Historical fiction readers interested in 20th century small-town Kentucky’s struggles with racial strife will find The Sugar Maple Grove a powerful saga of confrontation, uprising, and change. It holds a frightening message for modern times as it outlines the possibility of the kinds of prejudice this nation may be returning to.
As such, John E. Espy’s message, albeit seemingly about the past, could not hold a more timely reminder of our possible future as the story unfolds. It presents one woman’s revolt against prejudice and murder, which resonates through the years to affect future generations determined not to let repression take over again.
From courts that condoned the status quo and inhumane operations and perceptions to the corporate tyranny that condoned these attitudes for the sake of their bottom lines, The Sugar Maple Grove is replete with eye-opening observations made all the more powerful for the colloquial accents of its presentation, as in these opening lines: “And then, there was Flem. Flem Lemaster’d had three brothers, who now are long at rest. And always when he was tossin’ and turnin’ this way and that, the same distressin’ dream would come to haunt him and he’d see them after the blast, layin’ there boxed-up with their arms forever folded across their breasts. On that airish fall morning about 6:00 or so, he awoke to a thick hoary fog covering the holler.”
Espy’s ability to cultivate unique local voices, hard-hitting perspectives, and changing lives, and his focus on making subtle links between the immediacy and events of the past and modern times is what gives The Sugar Maple Grove its impressive strength.
The revelations of how individuals are influenced are particularly well written: “Happy Jack listened and listened. The more time he dedicated to listening and learning the ins and the outs of union organizing, the better his life got. Brand new this and brand new that, it always seemed he had something new to show off, either by folks noticing or him just outright bragging it up.”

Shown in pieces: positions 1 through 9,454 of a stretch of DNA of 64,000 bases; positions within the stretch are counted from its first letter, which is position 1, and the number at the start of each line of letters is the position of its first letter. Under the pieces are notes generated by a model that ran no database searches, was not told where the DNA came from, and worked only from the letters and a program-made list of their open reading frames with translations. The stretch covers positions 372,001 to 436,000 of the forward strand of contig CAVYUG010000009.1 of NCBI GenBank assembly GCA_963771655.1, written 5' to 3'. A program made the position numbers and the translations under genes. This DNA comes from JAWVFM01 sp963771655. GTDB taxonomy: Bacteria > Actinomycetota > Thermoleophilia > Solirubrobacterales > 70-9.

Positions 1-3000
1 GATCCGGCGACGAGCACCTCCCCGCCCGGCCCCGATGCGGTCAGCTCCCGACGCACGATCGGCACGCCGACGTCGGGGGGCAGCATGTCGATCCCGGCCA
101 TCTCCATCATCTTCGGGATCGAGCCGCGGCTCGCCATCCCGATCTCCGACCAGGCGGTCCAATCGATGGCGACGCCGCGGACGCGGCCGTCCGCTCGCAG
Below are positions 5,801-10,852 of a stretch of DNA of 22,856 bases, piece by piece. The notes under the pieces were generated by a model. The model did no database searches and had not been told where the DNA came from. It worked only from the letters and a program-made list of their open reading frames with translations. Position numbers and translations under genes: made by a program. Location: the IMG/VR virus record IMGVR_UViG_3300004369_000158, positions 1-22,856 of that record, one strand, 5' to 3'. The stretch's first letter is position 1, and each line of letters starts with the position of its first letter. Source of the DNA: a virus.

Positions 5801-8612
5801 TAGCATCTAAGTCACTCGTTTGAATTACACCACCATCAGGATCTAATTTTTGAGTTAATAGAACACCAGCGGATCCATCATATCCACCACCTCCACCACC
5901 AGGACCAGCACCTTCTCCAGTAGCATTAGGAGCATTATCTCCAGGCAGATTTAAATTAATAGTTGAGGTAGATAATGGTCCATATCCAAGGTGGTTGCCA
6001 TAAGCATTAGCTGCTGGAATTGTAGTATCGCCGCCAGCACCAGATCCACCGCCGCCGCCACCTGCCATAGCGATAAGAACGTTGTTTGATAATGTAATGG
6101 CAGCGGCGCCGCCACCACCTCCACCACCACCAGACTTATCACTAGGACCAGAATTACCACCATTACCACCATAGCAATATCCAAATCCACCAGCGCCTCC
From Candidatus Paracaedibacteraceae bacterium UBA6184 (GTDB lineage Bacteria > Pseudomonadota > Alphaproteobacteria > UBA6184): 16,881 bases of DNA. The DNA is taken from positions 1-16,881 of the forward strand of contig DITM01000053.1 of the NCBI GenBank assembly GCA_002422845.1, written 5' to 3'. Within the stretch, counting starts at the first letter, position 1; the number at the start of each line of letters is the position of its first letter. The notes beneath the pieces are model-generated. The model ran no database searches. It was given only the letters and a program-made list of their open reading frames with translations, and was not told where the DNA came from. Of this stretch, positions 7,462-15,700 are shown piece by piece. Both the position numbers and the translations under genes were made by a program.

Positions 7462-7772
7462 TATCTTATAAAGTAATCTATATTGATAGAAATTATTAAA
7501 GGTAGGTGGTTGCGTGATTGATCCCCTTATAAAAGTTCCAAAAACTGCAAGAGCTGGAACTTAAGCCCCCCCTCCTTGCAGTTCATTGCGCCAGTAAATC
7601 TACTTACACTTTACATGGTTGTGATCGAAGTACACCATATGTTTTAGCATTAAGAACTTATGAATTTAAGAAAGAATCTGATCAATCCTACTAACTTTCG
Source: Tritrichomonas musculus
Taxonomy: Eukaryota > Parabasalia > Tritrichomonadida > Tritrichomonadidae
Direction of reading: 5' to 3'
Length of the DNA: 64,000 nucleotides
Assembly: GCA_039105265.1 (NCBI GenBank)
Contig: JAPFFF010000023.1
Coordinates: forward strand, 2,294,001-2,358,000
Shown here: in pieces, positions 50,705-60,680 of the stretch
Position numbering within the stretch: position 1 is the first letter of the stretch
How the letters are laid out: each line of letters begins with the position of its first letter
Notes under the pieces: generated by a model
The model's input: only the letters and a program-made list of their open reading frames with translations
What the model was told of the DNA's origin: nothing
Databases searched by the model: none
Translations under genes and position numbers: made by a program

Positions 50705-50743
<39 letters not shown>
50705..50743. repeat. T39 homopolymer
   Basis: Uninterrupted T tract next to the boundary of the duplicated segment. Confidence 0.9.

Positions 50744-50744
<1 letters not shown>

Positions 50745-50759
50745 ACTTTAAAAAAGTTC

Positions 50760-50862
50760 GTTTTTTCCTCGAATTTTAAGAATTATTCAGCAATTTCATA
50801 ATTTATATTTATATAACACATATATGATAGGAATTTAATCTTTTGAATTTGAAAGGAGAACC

Under another hand, these events would have been regulated to historical matters. Between Espy’s powerful descriptions and his attention to capturing the social and cultural atmosphere (as well as the politics) of the times, readers are in for a real treat. The novel that is striking in both its voice, its descriptions, and its captivating chronicle of how people bow down to or rise up against prejudice and forces of greed and repression.
Readers seeking a hard-hitting, powerful novel of a changing world and the forces and choices that dictate its directions should consider The Sugar Maple Grove a ‘must’ not just for its exploration of the past, but for its undercurrent of warning about the future of relationships and freedom in America.
Yes, it’s that powerful.
The Sugar Maple Grove is very, very highly recommended reading.